A cocaine overdose describes the physiological event that occurs when someone takes more of the drug than their body can cope with.
When cocaine reaches a toxic level in the brain, it becomes life-threatening.
This highly addictive stimulant drug speeds up body functions. Once it enters the central nervous system, it typically raises blood pressure, body temperature, and heart rate. It also affects mood and mental functioning, as well as the digestive system.
When an overdose occurs, these effects have reached levels that can be acutely damaging. Stress on the cardiovascular system can result in internal bleeding, heart attacks, and other organ failures. Serious neurological damage can also occur as overdose can cause seizures and blood vessels tearing in the brain.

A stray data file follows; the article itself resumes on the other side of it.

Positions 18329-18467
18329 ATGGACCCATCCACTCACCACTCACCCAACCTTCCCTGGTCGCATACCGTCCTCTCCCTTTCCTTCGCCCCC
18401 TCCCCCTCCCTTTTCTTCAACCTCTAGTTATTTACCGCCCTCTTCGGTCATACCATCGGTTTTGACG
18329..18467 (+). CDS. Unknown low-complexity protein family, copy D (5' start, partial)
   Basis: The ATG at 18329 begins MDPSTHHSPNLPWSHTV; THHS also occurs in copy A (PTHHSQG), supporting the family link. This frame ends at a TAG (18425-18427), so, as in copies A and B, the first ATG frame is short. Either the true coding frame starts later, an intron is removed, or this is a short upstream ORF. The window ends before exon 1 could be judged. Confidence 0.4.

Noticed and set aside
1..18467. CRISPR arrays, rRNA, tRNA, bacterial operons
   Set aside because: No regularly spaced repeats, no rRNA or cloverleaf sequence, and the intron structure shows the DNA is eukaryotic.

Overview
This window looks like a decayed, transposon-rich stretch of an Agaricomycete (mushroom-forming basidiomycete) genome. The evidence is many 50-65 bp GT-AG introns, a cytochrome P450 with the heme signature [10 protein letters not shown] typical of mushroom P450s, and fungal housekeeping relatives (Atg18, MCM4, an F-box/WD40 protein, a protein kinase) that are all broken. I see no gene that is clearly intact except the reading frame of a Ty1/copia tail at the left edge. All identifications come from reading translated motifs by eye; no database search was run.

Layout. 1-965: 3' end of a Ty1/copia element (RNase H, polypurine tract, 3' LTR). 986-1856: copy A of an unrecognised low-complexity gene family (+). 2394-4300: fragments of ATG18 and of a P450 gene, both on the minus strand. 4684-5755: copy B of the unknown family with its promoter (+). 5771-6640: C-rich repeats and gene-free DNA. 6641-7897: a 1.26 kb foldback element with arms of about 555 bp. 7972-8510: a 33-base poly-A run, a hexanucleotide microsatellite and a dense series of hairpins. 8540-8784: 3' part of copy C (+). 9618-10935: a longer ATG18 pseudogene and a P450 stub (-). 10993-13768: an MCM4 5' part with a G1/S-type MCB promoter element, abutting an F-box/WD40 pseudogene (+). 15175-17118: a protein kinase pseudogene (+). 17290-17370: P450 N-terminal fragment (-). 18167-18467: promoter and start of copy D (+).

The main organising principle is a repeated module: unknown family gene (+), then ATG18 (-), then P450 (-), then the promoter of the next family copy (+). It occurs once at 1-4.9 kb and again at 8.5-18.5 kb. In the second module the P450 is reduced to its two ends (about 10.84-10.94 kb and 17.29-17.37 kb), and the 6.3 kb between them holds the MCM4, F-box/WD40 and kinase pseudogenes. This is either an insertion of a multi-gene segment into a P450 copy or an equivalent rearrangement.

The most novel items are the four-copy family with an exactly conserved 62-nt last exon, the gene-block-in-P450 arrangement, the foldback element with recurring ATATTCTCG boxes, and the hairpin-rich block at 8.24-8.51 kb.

An overdose on cocaine does severe long-term damage to the body, including:
- Cerebral hemorrhaging
- Brain damage
- Extreme dehydration
- Lung failure
- Heart failure
According to the National Center for Health Statistics, there were over 14,600 cocaine overdose deaths in the US in 2018. If you notice symptoms in someone you are with, call your local emergency services immediately, as the treatment they receive could be life-saving. However, in the long term, the only way to avoid the risk of overdose from cocaine is to quit using it.